Thickness Planer (group buy?)


I’m looking for use of a thickness planer next weekend; I was planning on renting one from the VTL, but my membership there has lapsed.

I love the VTL, but the $45 membership fee on top of the daily tool rental and the general availability of almost every other tool at VHS makes going to VTL a bit less desirable. For a one day rental I’m looking at $55 which is a bit steep, might as well look into commercial rentals. (Note, I don’t think VTL is a bad deal, but since VHS has 99% of the tools I would be renting anyway, I don’t think I’d get much use out of another year’s worth of membership).

So my options, as I see it are:

  1. Pay $55 to VTL for one day’s rental of a thickness planer. (Good cause- VTL, high price, low personal value)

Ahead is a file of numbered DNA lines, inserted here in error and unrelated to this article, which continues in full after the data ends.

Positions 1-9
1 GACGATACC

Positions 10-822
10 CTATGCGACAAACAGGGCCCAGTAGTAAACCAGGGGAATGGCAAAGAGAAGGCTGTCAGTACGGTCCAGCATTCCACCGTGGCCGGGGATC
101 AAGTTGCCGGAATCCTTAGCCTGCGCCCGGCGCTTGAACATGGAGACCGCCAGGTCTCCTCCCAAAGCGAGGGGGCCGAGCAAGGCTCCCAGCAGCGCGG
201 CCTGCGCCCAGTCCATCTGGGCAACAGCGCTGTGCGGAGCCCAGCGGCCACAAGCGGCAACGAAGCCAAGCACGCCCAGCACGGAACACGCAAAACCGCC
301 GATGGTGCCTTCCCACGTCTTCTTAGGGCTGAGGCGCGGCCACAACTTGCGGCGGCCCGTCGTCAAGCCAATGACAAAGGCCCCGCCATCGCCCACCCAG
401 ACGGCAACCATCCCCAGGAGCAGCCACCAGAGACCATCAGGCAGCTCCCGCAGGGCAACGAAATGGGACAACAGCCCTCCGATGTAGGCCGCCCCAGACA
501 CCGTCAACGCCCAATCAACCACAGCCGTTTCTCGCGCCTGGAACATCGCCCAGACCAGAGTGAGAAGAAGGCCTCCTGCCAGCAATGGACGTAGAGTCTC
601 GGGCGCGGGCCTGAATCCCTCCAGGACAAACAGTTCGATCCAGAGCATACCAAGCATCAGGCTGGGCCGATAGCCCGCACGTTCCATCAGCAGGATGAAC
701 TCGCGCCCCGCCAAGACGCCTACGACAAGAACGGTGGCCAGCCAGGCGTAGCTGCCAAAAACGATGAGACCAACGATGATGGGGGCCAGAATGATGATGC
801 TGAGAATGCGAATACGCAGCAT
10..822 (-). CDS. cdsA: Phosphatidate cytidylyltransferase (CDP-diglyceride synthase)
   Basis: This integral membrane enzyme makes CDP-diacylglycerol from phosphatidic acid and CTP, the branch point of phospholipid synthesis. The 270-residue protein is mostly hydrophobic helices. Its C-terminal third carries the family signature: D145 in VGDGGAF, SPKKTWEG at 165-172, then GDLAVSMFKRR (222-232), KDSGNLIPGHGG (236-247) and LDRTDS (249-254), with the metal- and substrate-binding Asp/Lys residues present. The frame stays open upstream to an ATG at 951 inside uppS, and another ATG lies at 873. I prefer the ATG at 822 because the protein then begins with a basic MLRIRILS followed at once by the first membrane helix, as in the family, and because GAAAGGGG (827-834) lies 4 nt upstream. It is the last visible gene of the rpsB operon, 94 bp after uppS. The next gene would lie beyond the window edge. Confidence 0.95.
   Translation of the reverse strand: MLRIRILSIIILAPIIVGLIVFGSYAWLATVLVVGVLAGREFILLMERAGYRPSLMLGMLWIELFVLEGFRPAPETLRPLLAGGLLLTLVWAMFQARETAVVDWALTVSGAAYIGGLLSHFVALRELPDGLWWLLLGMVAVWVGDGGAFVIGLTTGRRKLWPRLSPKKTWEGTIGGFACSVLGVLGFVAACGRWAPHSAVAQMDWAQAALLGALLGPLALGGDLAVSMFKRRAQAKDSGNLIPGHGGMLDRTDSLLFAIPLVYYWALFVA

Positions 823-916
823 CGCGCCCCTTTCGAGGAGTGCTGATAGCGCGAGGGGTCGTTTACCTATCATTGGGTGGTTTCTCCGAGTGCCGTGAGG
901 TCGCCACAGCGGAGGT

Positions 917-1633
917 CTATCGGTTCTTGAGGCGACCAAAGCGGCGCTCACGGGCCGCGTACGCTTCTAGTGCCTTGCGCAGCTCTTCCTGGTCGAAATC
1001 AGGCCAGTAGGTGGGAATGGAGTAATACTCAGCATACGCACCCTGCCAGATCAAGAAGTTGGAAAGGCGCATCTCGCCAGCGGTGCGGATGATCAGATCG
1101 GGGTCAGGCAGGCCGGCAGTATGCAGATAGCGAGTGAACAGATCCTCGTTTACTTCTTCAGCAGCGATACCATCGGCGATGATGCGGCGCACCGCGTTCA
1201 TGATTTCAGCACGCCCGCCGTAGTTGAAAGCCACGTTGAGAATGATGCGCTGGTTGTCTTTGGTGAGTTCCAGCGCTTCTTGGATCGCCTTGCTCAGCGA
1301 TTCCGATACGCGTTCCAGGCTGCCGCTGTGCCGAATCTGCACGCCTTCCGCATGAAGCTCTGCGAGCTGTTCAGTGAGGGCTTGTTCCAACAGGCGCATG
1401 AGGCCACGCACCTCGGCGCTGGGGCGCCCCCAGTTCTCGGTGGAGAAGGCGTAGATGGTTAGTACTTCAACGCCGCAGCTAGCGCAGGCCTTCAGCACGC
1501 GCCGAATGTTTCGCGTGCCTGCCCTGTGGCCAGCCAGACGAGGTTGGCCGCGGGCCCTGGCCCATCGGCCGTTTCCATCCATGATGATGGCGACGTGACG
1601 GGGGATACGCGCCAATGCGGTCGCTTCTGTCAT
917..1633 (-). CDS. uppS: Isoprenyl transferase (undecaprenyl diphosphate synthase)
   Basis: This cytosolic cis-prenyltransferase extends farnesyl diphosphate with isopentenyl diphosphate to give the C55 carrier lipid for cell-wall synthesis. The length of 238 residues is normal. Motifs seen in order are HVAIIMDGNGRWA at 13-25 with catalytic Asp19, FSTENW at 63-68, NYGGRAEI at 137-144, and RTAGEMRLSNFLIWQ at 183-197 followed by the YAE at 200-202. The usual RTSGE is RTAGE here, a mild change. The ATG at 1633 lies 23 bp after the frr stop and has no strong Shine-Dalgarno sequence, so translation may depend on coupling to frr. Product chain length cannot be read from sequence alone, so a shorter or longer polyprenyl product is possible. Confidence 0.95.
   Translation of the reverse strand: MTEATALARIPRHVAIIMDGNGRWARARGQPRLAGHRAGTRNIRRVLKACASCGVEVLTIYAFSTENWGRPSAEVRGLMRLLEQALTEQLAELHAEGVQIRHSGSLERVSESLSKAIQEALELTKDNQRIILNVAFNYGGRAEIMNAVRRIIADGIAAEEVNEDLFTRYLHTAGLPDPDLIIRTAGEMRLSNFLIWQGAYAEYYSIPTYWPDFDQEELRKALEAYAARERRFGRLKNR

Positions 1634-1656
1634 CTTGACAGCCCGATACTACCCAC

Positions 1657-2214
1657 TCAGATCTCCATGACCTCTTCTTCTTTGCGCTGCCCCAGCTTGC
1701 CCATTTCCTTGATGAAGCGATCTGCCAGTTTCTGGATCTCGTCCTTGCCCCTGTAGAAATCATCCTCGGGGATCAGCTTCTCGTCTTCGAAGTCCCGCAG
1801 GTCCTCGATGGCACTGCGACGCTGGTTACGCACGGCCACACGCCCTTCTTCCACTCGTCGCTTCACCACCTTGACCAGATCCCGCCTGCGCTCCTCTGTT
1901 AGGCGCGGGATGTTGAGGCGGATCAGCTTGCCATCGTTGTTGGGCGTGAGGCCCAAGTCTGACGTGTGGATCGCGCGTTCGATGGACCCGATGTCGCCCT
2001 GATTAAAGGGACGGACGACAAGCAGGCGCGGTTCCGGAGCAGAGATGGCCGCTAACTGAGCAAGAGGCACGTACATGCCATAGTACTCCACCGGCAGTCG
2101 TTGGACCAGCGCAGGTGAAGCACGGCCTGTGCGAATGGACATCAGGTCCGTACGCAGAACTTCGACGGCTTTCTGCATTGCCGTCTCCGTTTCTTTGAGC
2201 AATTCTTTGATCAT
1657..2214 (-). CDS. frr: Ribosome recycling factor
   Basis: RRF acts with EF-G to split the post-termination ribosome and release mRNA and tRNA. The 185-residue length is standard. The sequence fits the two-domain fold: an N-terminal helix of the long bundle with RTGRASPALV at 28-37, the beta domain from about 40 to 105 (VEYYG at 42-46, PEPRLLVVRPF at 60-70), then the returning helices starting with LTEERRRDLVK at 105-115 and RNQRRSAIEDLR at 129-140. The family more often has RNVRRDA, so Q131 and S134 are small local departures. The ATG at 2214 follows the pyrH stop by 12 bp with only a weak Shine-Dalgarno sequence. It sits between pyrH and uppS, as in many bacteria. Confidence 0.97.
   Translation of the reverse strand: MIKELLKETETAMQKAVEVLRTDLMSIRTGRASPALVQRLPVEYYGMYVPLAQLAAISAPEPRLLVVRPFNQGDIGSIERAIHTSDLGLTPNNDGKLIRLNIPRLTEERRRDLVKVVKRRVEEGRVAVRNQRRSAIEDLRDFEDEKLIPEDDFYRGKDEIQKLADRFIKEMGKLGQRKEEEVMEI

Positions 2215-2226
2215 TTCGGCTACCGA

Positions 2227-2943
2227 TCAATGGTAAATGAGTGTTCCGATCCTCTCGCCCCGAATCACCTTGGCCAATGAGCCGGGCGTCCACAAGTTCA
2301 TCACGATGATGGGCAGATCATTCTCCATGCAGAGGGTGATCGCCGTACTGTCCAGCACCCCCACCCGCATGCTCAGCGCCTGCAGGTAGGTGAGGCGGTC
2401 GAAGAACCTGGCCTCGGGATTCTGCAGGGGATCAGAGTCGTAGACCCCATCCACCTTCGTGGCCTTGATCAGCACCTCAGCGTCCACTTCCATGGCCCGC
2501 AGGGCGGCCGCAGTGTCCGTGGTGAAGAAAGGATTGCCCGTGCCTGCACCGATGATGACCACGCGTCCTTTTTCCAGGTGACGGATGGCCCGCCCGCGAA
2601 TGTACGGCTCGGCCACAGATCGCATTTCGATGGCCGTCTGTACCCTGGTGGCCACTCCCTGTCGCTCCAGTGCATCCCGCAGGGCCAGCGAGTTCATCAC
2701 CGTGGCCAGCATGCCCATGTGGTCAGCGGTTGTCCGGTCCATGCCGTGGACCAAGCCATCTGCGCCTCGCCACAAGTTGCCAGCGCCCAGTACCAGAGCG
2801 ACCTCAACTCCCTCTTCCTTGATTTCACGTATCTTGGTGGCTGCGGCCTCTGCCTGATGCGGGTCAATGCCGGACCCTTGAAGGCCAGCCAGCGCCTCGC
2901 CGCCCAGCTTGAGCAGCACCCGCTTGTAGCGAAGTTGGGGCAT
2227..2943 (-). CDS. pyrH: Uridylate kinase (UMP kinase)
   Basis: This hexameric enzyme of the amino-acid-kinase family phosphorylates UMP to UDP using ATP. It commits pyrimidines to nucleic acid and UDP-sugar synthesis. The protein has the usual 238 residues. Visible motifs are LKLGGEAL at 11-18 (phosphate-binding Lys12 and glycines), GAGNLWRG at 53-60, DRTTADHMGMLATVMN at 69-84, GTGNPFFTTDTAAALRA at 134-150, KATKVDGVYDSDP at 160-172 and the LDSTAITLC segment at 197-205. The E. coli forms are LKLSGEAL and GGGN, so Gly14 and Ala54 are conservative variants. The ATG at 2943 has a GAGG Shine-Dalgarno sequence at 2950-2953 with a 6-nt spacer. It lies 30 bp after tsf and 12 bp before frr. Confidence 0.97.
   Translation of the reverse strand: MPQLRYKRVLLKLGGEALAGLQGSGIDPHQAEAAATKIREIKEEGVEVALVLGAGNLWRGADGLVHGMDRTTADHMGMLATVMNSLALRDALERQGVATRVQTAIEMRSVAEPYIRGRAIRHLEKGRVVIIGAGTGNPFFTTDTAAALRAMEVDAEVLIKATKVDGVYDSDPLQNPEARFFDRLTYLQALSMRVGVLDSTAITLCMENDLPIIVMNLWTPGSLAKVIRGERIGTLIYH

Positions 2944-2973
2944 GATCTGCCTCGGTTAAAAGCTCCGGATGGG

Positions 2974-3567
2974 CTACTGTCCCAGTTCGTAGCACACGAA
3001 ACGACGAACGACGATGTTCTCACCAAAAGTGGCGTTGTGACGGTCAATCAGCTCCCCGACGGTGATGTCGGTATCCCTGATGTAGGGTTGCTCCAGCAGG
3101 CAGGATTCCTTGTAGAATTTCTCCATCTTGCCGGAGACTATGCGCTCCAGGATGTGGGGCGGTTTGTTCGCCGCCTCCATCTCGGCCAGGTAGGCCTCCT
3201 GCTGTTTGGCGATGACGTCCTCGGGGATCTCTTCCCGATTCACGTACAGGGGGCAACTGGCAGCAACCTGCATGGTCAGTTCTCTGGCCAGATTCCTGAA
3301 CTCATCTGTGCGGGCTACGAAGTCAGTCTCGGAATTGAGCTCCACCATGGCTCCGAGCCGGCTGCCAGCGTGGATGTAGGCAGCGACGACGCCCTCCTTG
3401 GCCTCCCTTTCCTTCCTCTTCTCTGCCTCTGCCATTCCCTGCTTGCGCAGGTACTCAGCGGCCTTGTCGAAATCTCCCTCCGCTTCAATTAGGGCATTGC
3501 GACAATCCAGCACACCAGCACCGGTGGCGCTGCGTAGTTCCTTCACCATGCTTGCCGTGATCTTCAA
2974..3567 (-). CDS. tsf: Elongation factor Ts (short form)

2. Beg here for someone to lend me a thickness planer next week. (low price, but hassle for someone else)
  3. See if people want to go in for a group buy. (Good cause- VHS, potentially medium price, high personal value)

The cheapest thickness planer I can find is the one below. Mathias from I believe uses this one and rates it as quite a good value (especially if you are willing to level it yourself if you get one of the poorly leveled ones).

I’d be open putting in ~$40 for a group buy, and I’d be open to suggestions on a different/better plane.

I know we aren’t primarily a wood shop, but this is certainly the sort of tool that you wouldn’t normally have access to.

Any takers?